Alberta health-care system sets another record with 312 patients in intensive care

Alberta has set yet another record for number of critical-care patients as the health-care system buckles under the pressure of the pandemic’s fourth wave.

Province adds additional ICU spaces as COVID-19 cases continue to rise

Health-care workers tend to a COVID-19 patient in the intensive care unit at Calgary's Peter Lougheed Centre in November 2020. Alberta Health Services continues to open additional spaces and redeploy staff in an effort to treat a record number of critical care patients. (Leah Hennel/Alberta Health Services)

Alberta has set yet another record for the number of patients requiring critical care as the health-care system buckles under the pressure of the pandemic's fourth wave.

There are currently 312 patients in intensive care units (ICUs). That number includes patients requiring all manner of critical care but the vast majority — 265 as of Monday — are COVID-19 positive, an Alberta Health Services (AHS) spokesperson said in a statement Monday morning.

AHS continues to open additional ICU spaces and redeploy staff to meet patient demand, including opening another 38 surge beds in the past week, the statement said.

During that same period, ICU patient numbers have increased by 11 per cent, AHS said.

There are currently 370 ICU beds in Alberta, including 197 surge spaces. ICU capacity, including surge beds, is at 84 per cent, AHS said.

AHS says the Calgary zone has 133 ICU beds, including 67 additional spaces. It is operating at 80 per cent of surge capacity.

In the Edmonton zone, there are 158 ICU beds, including 86 additional spaces. It is operating at 87 per cent of surge capacity.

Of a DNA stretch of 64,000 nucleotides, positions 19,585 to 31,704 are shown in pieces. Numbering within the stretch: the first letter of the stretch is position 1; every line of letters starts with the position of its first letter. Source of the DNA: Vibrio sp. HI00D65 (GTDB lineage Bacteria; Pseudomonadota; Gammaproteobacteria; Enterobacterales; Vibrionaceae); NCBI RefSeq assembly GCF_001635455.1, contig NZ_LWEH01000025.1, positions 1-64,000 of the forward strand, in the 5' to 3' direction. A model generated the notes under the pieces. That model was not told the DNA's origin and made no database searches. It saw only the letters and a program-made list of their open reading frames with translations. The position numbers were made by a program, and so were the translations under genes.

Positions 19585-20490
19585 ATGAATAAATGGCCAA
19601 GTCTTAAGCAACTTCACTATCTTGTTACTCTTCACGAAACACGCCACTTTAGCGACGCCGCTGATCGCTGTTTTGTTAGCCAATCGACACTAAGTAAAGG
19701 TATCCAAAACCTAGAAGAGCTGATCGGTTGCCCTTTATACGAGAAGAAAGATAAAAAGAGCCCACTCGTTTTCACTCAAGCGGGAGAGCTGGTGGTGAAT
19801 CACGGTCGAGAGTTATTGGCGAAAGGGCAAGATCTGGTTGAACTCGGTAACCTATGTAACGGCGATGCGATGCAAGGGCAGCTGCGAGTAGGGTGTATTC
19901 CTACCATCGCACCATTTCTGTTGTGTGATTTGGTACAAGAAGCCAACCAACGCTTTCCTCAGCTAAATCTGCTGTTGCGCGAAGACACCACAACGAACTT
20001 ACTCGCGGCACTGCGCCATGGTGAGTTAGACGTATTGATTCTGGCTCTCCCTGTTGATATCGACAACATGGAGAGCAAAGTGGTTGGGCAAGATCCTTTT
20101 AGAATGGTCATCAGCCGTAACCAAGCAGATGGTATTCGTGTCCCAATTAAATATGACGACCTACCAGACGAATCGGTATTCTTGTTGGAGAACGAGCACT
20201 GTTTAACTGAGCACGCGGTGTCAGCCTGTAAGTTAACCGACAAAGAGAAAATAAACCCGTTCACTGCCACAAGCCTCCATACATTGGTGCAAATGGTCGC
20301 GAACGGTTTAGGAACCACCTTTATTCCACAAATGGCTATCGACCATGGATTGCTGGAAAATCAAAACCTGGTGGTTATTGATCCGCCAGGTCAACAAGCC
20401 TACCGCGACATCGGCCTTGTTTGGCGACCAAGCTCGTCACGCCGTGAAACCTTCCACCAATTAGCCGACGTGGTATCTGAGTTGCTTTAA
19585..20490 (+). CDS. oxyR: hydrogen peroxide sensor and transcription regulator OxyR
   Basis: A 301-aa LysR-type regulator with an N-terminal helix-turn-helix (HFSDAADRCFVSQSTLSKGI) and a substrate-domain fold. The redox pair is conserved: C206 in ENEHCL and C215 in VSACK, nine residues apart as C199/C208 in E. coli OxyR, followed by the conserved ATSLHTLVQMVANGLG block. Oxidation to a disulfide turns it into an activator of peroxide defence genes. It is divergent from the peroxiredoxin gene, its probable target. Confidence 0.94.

Alberta doctors raise warning

A letter addressed to the public from the Alberta Medical Association's intensive care section paints a grim picture should the situation continue to worsen.

"We remain on the verge of a health system collapse in Alberta," it reads.

Critical care units require a specialized workforce, but despite additional staffing, there are insufficient numbers of these health-care workers to keep up with the increasing ICU patient numbers, the letter says. As a result, the number of patients assigned to each nurse has increased.

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Dr. Sean van Diepen, a critical care physician who signed the letter, said in an interview Monday the system has run out of experienced people.

"We have fewer trained people than in previous waves. A lot of nurses have left the profession — retired, left for mental health issues, burnout," he said. 

"I don't think I can understate enough just how burnt out and tired people are at this point."

The letter warns that, in a worst-case scenario, triage protocols would be activated.

A 52-page critical care triage protocol developed by AHS describes how the health-care system would ration care if ICUs no longer have the resources to care for every critically ill patient.

"I think it's a realistic possibility given our current state," van Diepen said.

Another news release Monday from the entire Alberta Medical Association calls for the province to institute "significant and immediate" public health measures as a "fire-breaker" to aggressively control COVID-19 cases and protect the health-care system.

AMA president Dr. Paul Boucher said increasing the vaccination rate will help in the future but will not make a difference in facing down this wave of the pandemic.

"What we are calling for exactly is a tight lockdown again like we saw last spring in order to allow case numbers to fall," he said Monday.

"We're deep in it now — nostril or two above water — and dangerously close to having to make some very difficult decisions."

It has now been 11 days since Premier Jason Kenney first introduced a slew of new public health measures and one week since many went into effect, including the restrictions exemption program, which is Alberta's version of a vaccine passport system.

As of Monday, there were 21,307 active cases of COVID-19 in the province and 1,063 people in hospital, including 265 in intensive care.


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